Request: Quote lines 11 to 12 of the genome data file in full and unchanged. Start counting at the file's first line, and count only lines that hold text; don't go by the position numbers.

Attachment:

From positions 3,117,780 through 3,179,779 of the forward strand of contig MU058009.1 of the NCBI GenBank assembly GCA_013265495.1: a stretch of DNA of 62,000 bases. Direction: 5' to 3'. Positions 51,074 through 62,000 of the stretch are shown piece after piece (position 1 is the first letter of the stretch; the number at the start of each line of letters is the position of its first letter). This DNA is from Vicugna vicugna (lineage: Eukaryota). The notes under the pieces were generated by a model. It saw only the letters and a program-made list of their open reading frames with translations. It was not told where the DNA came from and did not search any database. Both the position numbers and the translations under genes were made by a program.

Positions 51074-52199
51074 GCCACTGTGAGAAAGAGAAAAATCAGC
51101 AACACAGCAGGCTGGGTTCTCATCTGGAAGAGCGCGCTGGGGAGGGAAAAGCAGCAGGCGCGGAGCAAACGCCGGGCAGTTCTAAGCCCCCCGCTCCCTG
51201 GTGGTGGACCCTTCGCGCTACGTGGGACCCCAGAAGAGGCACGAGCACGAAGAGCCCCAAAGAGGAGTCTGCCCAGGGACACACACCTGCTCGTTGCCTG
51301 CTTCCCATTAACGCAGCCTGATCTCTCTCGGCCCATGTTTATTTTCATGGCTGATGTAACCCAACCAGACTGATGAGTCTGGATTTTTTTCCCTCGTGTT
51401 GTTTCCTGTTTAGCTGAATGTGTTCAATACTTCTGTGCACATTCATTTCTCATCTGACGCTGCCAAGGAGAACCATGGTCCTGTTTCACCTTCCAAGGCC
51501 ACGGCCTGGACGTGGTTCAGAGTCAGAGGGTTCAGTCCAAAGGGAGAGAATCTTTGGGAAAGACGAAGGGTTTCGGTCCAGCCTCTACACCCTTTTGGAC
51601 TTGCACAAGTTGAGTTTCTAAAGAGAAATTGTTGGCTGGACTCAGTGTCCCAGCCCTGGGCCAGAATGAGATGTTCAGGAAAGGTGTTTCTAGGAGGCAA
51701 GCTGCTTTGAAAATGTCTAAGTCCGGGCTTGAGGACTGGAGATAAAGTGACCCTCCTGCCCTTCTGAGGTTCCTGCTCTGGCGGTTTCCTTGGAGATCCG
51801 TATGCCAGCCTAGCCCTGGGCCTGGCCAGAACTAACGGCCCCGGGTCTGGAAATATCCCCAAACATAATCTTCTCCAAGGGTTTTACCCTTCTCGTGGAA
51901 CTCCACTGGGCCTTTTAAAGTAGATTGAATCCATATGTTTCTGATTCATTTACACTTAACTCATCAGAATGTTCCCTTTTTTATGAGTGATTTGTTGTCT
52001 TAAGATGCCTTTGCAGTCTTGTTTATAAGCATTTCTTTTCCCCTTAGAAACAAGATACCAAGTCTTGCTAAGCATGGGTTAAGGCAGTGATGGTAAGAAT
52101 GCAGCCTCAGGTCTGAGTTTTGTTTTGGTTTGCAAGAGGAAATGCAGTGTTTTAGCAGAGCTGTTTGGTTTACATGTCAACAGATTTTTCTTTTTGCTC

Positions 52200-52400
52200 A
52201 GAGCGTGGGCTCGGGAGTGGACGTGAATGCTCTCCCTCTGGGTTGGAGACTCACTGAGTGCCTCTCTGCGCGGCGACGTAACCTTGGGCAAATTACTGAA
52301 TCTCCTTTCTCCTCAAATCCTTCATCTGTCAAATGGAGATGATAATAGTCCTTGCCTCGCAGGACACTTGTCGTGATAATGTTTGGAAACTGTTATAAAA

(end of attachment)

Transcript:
51801 TATGCCAGCCTAGCCCTGGGCCTGGCCAGAACTAACGGCCCCGGGTCTGGAAATATCCCCAAACATAATCTTCTCCAAGGGTTTTACCCTTCTCGTGGAA
51901 CTCCACTGGGCCTTTTAAAGTAGATTGAATCCATATGTTTCTGATTCATTTACACTTAACTCATCAGAATGTTCCCTTTTTTATGAGTGATTTGTTGTCT